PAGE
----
A joy to behold
Happy-Go-Lucky: a wonderfully upbeat film from the usually dour Mike Leigh
Last Updated: Thursday, October 16, 2008 | 1:41 PM ET
By Martin Morrow, CBC News
You have to be wary about a Mike Leigh film with a cheery title. High Hopes (1988) dealt with the plight of the working class in Thatcher-era Britain; Life Is Sweet (1991) concerned a family with a bulimic daughter. I went into his latest picture, Happy-Go-Lucky, fully expecting a similar kind of irony. What a surprise! This turns out to be the British writer-director’s most upbeat work since his 1999 Gilbert and Sullivan comedy Topsy-Turvy. Without forsaking his trademark kitchen-sink realism, Leigh has crafted a non-ironic ode to optimism that acts like a tonic in these gloomy times.
With Happy-Go-Lucky, he offers us one of his most charming characters: Pauline “Poppy” Cross, played with beguiling buoyancy by Sally Hawkins. Poppy is just what her nickname suggests – all bubble and fizz, bangles and rings, teasing and quips, topped off with an irresistible, yard-wide smile. She is a primary school teacher, the sort with boundless enthusiasm, the kind you always hope your kids will get. Her energy overflows outside the classroom – she works off the excess each day by bouncing on a trampoline – and it comes with a resolute lightheartedness. When Poppy’s beloved bicycle is stolen in the movie’s first scene, she’s momentarily perplexed, then shrugs it off. “Didn’t even get a chance to say goodbye,” she jokes, then goes off and enrolls in driving lessons.
Some people – like her married and pregnant younger sister – might write off Poppy as a case of arrested development. Here she is, 30, single and still acting like a college kid: sharing a rented London flat with her best mate, fellow teacher Zoe (Alexis Zegerman), and spending her weekends down at the pub, getting drunk and giggly with her girlfriends. Others may see her silly behaviour as childish and her knee-jerk empathy for everyone she meets as naive. But Poppy can be mature when she needs to be. When she encounters a nascent bully among her students, she handles him with sensitivity and insight; she defuses his aggression with kindness and makes sure he gets the help he needs.
Adult bullies are a bit more of a challenge. Scott (Eddie Marsan), her driving instructor, turns out to be one of them. Humourless, autocratic, he’s a fiery-haired bottle of barely contained rage, and Poppy’s relentless high spirits nearly make him mad. In the course of their lessons, he tries to impart his pessimistic worldview to Poppy. Marsan is scary-hilarious in the role; his hatred and suspicion of everything have turned him into a conspiracy theorist – the kind who sees signs of Satanism in the Washington Monument. Poppy has him pegged fairly quickly: “Were you bullied as a child?” she asks astutely.Driving instructor Scott (Eddie Maran, foreground) shares his bleak view of the world with Poppy in Happy-Go-Lucky. (Maple Pictures)
The film uses Poppy’s weekly driving lessons as a through-line on which to string a series of episodes in her life. After she injures her back on the trampoline, Poppy decides to try a slightly less strenuous flamenco class, taught by a wildly passionate Spaniard (played by the delightful Karina Fernandez). Later, Poppy, her moody youngest sibling, Suzy (Kate O’Flynn), and the acerbic Zoe pay a weekend visit to Poppy’s married sister, Helen (Caroline Martin). While Helen is an uptight killjoy who urges Poppy to start climbing the “property ladder,” Helen’s nebbish husband (Oliver Maltman) turns out to be a big kid at heart. Romance eventually materializes for Poppy in the hunky form of Tim (Samuel Roukin), a social worker who shares Poppy’s sensitivity and – just as importantly – her sense of humour. Scott, who despite his exasperation has a secret crush on Poppy, sees them together and his jealousy boils over.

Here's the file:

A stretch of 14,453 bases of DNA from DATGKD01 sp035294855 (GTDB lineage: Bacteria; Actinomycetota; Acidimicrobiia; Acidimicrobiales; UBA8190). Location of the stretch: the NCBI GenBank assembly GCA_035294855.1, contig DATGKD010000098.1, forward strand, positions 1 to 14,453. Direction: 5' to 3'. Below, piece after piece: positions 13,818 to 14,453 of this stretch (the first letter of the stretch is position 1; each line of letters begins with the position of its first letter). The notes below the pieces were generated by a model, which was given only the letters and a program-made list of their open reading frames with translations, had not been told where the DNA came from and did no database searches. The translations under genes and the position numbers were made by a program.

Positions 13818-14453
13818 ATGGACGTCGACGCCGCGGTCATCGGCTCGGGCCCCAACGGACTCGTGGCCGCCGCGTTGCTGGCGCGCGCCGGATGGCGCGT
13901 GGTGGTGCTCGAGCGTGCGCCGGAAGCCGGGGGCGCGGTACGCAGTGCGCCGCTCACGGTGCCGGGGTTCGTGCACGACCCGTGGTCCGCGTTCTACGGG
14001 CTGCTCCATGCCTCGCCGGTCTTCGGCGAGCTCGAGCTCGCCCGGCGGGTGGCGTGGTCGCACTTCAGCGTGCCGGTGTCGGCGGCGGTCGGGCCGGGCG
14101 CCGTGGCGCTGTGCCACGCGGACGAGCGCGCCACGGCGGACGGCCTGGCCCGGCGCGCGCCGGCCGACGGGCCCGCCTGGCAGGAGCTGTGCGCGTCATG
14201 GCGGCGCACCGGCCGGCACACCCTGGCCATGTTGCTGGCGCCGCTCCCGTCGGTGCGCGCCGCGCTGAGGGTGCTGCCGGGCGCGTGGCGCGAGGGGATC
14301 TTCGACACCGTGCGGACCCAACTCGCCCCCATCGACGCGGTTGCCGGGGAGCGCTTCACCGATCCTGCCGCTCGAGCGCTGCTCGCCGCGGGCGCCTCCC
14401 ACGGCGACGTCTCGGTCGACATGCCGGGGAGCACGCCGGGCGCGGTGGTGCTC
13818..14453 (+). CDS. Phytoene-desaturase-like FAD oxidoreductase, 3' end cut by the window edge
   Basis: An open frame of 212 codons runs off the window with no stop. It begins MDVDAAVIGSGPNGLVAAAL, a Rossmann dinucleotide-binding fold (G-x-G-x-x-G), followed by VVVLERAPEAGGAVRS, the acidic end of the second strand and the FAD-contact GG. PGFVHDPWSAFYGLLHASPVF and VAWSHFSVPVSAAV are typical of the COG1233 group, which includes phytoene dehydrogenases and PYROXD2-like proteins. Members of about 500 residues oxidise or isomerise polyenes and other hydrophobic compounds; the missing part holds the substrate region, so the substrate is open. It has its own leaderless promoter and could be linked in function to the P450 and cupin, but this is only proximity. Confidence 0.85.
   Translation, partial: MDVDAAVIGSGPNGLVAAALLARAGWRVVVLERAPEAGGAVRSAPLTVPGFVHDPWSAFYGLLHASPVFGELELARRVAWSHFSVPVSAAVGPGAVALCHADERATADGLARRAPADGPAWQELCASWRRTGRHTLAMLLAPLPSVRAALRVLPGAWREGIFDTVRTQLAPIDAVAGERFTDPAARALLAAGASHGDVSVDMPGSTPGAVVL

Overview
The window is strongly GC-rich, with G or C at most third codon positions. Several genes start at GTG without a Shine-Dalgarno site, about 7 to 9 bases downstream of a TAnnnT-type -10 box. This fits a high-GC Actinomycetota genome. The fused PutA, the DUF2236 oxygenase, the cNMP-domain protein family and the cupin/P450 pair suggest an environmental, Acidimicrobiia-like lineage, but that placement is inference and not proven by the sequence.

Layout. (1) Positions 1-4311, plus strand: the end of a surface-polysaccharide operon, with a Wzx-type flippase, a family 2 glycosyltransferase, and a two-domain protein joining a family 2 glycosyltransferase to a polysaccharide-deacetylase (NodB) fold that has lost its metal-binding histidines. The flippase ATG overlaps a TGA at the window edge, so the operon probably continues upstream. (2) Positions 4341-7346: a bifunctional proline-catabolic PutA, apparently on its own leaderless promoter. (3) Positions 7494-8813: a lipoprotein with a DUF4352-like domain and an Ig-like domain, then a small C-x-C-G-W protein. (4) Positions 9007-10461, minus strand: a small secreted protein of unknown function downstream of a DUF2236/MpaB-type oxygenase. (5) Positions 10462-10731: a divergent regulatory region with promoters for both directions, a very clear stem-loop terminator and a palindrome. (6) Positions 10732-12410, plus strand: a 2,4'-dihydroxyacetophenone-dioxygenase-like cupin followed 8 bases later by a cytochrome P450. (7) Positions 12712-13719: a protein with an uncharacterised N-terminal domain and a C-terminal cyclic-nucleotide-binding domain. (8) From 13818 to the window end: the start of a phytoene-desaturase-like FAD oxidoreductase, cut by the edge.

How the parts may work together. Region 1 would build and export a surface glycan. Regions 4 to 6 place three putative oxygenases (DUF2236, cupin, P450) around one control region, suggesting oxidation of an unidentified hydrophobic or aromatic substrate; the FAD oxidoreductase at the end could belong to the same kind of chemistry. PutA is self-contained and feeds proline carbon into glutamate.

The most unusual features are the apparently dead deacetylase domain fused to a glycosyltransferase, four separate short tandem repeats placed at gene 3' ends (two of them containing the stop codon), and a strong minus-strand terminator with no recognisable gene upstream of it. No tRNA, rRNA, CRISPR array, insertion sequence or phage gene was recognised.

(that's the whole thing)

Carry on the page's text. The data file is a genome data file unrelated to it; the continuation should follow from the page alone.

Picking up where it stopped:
Leigh is famous for developing his scripts and characters in collaboration with his actors. That may be why even the minor roles in Happy-Go-Lucky are distinctive. And why, in the short scenes between Poppy and her sisters, an entire family dynamic is already in place – you even notice their physical resemblance, forgetting for a moment that these are actors, not real siblings. Like Poppy, Leigh is full of compassion for even his most twisted subjects: Scott, for all his spitting rage, is finally sad and pitiful – Marsan makes him look like a trapped rodent, gnashing his pointy little teeth at the world.
But the film belongs to Hawkins. Although she played secondary roles in Leigh’s All or Nothing (2002) and Vera Drake (2004) – and the lead in a television version of Jane Austen’s Persuasion – she has been largely unknown outside the U.K. That should change with this breakout performance, which has already won her the best actress prize at the Berlin film festival and could well give her a run at the Oscar. Poppy, a female Candide minus the innocence, is one of the most engaging creations to hit the screen this year.
Leigh presents her sunny outlook without cynicism and that’s what validates the movie. This is a 65-year-old filmmaker who has probed the dark side of human behaviour (see his Naked and the heartbreaking Vera Drake), but can still see the world in bright colours, through Poppy’s laughing eyes. When Happy-Go-Lucky is over, you leave the theatre walking on air.
Happy-Go-Lucky opens Oct. 17.
Martin Morrow writes about the arts for CBCNews.ca.
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